As you know they have strict regulations on bio food in New Zealand – they will border us directly when we enter to check that we are not bringing any meat, chicken, fish, fruit, vegetables, eggs or dairy with us. In my understanding, we are not allowed to bring any food at all. That’s tricky as it is hard to say exactly how many days the journey will take. I asked if I could keep a canard for having as dinner our first night in Opua (to celebrate achieving our goal after 1,5 years sailing). No, no avian foods are allowed sorry, our agent responded…. It turned out well in the end. To my disappointment, they didn’t come aboard to look at my empty and well-cleaned fridges, freezer and cupboards. And after covid test, our agent had organized a food deliverance, so of course, we could make a celebration dinner with some very tasty wine from New Zealand – a present from our agent.
I and my captain are looking at each other and we both know that being an ocean sailor means being prepared to change, to have patience and accept even the slow rides as well as the tough ones. To trust that we are taken care of as well.
17 November to 7 December 2020- 21 days and 2591 nm from Bora bora. (+ 6 days and 166 nm from Papeete)
The beauty with ocean sailing is that you are surrounded by the most brilliant existence all the time. Ok, I hide in the cockpit or saloon when it is rough weather but soon I am up looking at the horizon — feeling tranquil with a lot of space and freedom. Witnessing the sun, the stares and the moon coming and going in the shades of the clouds. Feeling grateful over the message I receive of how Ok it is to just be. Getting remembered that the sun is always there, even when not visible. We as sailors are part of the big play going on out here. Riding on the waves, getting moved by the wind, getting power from the sun to our selves and our solar panels. We dip down and up — we are part of the big, big blue ocean. It is just a very great feeling. Enjoy, is all there is!
Sun and salt from Anna Eriksson at s/y Vista, an Amel supermaramu 2000 redline
It felt big to have made it to Marquesas. Now we have headed one step west to the next archipelago Tuamotos. We had heard so much about the atolls – especially the entrances that only could be passed in slack water with sun in the back. We wanted a baby-atoll – an easy one with a wide and simple entrance – for our first time trip. Stephen who had sailed here before recommended Kauehi. It was 500 nm – around four days to come there. We looked at the weather – it looked like we should get enough wind, decreasing the last day. Good enough, we really wanted it to be calm and nice especially at the entrance, so off we went. The wind went down the third day so we started the motor. As it then got more easy to estimate the ETA – Estimated Time of Arrival – we should be in perfect timing to the slack water at Kauehi.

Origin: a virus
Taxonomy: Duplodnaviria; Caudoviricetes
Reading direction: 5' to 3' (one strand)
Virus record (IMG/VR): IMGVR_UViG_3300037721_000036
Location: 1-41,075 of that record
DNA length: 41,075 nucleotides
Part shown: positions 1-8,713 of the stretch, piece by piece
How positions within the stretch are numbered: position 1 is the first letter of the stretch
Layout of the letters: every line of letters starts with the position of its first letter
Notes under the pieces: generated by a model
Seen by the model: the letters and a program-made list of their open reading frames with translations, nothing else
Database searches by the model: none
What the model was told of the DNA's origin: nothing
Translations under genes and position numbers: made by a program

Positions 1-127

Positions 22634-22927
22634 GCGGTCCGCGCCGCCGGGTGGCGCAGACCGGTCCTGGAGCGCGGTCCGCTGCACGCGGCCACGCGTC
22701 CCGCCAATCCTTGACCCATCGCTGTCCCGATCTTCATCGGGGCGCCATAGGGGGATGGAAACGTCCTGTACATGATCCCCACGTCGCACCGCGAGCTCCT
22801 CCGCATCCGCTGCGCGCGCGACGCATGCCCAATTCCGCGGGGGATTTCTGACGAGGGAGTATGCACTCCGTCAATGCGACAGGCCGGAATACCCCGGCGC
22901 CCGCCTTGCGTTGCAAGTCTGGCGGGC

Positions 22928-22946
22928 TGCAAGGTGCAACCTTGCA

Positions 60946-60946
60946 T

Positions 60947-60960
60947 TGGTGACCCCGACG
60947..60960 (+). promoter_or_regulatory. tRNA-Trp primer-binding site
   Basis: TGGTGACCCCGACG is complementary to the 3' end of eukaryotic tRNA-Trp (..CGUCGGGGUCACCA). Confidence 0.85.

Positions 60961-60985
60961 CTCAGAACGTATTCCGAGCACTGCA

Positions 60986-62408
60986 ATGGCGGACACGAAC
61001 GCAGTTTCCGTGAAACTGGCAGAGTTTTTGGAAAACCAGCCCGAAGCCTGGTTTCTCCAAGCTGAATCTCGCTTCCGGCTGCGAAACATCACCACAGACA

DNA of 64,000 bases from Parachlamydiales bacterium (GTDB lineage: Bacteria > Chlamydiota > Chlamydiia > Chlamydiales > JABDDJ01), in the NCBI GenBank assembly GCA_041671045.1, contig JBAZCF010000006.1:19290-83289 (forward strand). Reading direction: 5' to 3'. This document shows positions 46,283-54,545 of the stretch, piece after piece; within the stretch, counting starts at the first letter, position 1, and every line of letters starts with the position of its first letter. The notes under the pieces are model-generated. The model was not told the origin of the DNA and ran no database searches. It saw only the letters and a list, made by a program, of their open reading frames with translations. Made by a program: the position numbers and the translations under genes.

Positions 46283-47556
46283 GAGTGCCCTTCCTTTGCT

With the radar on we came closer, so far it had been open sea, but now small, small atolls started to appear. We saw them as lines on the radar. Suddenly the radar started to beep. We looked out in the darkness – help, what is in the way? We saw nothing. We should be around 10-15 nm from Kauehi. We searched over the water edge with the search light – saw nothing. We slowed down and decided to wait until the sun went up – only 30 minutes left. I cooked some coffee and made porridge. It is always good with some food in the stomach before arrival. The beep continued. The only thing we could relate it to where the low hanging clouds all around us. We saw it was raining both here and there. The wind had increased quite a lot and came right in our direction. Waves got higher.
When sun went up, well when it got lighter, it was cloudy all over the sky, we continued without the radar. Soon we saw land! A small, small stripe in the horisont. The opening of the atoll was on the south-west side so we had to go beside the atoll for a while.
Around ten o’clock, in perfect timing for the slack water, we where outside the entrance. Captain started far out following the line in the charts through the pass. He wanted to feel how the boat was moving in those conditions. 24° the chart said, he had to compensate for wind and waves. It was blowing around 20 knots and was grey. In front of us, inside the atoll, we saw a dark grey rainfall.
We proceeded, saw the red small light house on our port side. Correct. We had measured the pass – was it wide enough to turn around and out if needed? Yes, we thought so. How strong should the current be? We have heard it can raise to 6-8 knots! We make max 7 with the motor. Tidal bores can rise inside or outside they have warned. We continued very focused and in the middle came a lot of eddies – the whole passage was very choppy. Is this slack water?! Captain raised the motor so that the turbo (=extra power) started. It helped. And then we where through!
The recommended anchorage place was at the opposite side of the atoll where the small village was, around 5 nm. We saw two more sailing boats, we saw a church, some houses, palm trees.